I loved one person all my life.

He who let me hold the saw while he hammered, let me
hold the hammer while he sawed,
his fingers like spigots,

who stormed off, jaw tight with disgust
at my incompetence. . .

Incident at the Edge of Bayonet Woods, so rich in the atmosphere of loss and an undercurrent of danger, also is complicated by the uneasy presence of God; there is not so much a question of faith as there is conflict between the benevolent and malevolent ideas of Him. In “The Fish of Galilee,” the familiar biblical account of the feeding of five thousand turns the miracle into an ominous portrayal of sacrifice. The poem’s focus is not on the promise of what is possible, but on the “silver–eyed” fish “handed to knived women,” who perform “[t]he slaughter of thousands.” Throughout the book, the speaker seems drawn to prayer, but her calls are answered by a God who “allotted / for each gift one brutality / for balance,” so that “heaven” is like “all those years spent talking / across the fence / to a woman whose friendship was like being / alone.”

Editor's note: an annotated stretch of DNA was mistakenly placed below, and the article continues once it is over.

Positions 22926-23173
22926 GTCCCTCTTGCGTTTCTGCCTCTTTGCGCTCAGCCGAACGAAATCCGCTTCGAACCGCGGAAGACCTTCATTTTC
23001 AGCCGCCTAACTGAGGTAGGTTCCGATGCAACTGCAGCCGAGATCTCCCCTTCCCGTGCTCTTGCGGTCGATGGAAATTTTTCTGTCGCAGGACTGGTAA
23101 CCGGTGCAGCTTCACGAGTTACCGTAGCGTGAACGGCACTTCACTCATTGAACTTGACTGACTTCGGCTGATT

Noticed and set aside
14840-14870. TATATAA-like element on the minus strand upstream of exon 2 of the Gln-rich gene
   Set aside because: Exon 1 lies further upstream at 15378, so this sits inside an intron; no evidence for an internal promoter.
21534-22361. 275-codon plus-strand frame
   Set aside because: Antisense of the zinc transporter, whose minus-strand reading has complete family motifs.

Formally, Bohince’s poems are tight and controlled, sophisticated and economical. They are intense and emotional without ever approaching sentimentality; they look directly into the face of sorrow, but do not create a sense of gloom. In work that feels deeply personal, but universally relevant, Paula Bohince rewards her readers with a world in which desolation is beautiful; this gifted poet leaves the reader “dazzled” by despair.  end

Paula Bohince is the author of Incident at the Edge of Bayonet Woods (Sarabande Books, 2008). She has been the recipient of the Discovery/The Nation Award, the Grolier Poetry Prize, the University of Mississippi’s inaugural Summer Poet-in-Residence, and the Amy Clampitt Resident Fellow in Lenox, Massachusetts. She holds an MFA from New York University.